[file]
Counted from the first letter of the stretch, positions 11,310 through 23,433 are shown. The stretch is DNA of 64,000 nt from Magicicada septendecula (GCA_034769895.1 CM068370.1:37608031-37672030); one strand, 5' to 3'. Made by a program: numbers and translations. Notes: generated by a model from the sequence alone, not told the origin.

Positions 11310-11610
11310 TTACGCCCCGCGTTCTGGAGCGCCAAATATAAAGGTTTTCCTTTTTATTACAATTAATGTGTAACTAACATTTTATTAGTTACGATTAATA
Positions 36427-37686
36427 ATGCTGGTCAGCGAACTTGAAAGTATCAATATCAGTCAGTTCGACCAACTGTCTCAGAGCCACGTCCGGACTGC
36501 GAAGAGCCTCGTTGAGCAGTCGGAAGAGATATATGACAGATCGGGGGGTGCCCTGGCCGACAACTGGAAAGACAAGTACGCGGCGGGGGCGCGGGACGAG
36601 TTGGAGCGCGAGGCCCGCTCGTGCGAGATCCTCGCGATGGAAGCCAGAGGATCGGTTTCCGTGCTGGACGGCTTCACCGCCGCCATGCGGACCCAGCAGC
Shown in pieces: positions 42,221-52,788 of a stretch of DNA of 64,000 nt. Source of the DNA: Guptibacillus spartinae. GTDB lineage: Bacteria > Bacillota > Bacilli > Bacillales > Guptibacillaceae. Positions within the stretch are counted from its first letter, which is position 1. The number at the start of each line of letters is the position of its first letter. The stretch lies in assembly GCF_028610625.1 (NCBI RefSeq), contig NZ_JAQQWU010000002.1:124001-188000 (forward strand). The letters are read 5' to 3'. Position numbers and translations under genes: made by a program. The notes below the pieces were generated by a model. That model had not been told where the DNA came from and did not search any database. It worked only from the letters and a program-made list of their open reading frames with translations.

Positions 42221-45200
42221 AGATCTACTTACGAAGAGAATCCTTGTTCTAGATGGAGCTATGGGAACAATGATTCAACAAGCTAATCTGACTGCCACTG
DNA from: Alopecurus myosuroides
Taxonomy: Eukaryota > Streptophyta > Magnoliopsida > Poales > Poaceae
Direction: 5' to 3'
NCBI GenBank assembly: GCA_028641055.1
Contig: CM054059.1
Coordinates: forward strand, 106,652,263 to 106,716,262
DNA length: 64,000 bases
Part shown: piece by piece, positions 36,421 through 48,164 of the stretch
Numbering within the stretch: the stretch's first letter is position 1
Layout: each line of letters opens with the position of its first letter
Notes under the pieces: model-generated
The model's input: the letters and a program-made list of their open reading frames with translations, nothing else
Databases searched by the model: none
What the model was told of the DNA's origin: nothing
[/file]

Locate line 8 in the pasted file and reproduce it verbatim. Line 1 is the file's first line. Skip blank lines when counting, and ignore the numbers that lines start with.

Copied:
Shown in pieces: positions 42,221-52,788 of a stretch of DNA of 64,000 nt. Source of the DNA: Guptibacillus spartinae. GTDB lineage: Bacteria > Bacillota > Bacilli > Bacillales > Guptibacillaceae. Positions within the stretch are counted from its first letter, which is position 1. The number at the start of each line of letters is the position of its first letter. The stretch lies in assembly GCF_028610625.1 (NCBI RefSeq), contig NZ_JAQQWU010000002.1:124001-188000 (forward strand). The letters are read 5' to 3'. Position numbers and translations under genes: made by a program. The notes below the pieces were generated by a model. That model had not been told where the DNA came from and did not search any database. It worked only from the letters and a program-made list of their open reading frames with translations.